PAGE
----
A joint resolution approved by Congress on October 6, 1964 authorized President Lyndon B. Johnson to proclaim October 15 of each year as White Cane Safety Day. Legislation followed to protect the safety of pedestrians using a white cane. Today, there is a variant of the White Cane Law on the statute books of every state in the country.
White Cane Safety Day, also known as Blind Americans Equality Day, celebrates the numerous accomplishments and contributions of individuals who are blind or visually impaired, and it serves as a reminder that people who use a white cane deserve to travel safely. Thousands of blind and visually impaired individuals around the state of Wisconsin use a white cane for mobility and safe travel.
While a powerful tool for independence, the white cane is also a reminder to all drivers to obey Wisconsin’s White Cane Law:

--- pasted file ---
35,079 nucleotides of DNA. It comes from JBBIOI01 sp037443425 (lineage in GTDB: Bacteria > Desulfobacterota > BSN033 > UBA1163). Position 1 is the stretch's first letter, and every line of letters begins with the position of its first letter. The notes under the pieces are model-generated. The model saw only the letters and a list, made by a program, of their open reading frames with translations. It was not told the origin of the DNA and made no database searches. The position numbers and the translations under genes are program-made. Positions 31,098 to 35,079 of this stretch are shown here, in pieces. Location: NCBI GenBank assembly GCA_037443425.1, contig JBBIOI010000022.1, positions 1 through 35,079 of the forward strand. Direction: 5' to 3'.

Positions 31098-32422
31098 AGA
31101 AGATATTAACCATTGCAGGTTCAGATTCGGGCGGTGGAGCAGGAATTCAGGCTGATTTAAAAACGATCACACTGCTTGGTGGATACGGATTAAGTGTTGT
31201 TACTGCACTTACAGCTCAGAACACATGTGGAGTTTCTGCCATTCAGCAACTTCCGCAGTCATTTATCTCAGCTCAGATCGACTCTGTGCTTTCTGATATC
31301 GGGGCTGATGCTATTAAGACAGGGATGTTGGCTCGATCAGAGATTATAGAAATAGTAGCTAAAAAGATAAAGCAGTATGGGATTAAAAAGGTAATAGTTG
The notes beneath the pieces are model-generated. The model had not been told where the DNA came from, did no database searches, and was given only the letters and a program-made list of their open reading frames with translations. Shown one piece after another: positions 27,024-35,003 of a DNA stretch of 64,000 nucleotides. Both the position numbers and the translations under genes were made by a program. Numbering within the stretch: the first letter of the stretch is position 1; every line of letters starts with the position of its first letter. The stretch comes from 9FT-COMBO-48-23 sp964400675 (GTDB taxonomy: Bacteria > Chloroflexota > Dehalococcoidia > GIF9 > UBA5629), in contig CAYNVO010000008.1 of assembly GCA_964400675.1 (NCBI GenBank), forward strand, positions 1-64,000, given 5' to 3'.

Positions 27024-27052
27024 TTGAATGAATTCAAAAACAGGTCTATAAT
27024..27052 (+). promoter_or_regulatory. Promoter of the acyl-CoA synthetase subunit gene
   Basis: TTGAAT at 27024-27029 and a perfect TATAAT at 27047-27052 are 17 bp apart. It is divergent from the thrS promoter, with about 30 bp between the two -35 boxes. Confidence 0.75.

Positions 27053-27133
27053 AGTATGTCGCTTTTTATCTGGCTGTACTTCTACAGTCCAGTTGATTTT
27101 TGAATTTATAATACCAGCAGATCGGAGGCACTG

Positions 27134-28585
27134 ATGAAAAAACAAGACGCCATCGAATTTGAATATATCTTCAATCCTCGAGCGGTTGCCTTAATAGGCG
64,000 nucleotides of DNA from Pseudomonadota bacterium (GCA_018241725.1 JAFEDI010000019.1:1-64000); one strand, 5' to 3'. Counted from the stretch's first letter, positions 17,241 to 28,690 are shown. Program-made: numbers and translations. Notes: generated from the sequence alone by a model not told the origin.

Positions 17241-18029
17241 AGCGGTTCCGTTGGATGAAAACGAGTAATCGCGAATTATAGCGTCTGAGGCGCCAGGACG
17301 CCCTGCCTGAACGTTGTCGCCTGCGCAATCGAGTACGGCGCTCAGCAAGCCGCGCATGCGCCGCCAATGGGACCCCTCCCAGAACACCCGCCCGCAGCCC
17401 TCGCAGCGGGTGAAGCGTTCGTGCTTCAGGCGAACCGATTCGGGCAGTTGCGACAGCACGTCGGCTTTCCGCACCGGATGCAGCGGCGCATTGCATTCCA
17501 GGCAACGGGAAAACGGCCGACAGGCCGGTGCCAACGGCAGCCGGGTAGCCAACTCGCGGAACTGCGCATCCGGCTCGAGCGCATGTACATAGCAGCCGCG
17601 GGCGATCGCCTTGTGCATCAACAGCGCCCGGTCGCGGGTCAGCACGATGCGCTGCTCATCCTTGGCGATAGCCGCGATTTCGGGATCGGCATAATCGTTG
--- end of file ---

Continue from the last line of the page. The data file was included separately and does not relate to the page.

“An operator of a vehicle shall stop the vehicle before approaching closer than 10 feet to a pedestrian who is carrying a cane or walking stick which is white in color or white trimmed with red and which is held in an extended or raised position or who is using a dog guide and shall take such precautions as may be necessary to avoid accident or injury to the pedestrian.” – Statute N. 346.26(1)
Governor Walker signed a proclamation that recognizes October 15, 2014 as White Cane Safety Day in Wisconsin. Speaking on behalf of the Wisconsin Council of the Blind & Visually Impaired, Executive Director Loretta Himmelsbach remarked, “We urge all motorists to recognize individuals who use white canes or dog guides.”
The Council provides one free white cane every two years to individuals who qualify. To learn more, visit www.wcblind.org or call 1-800-783-5213.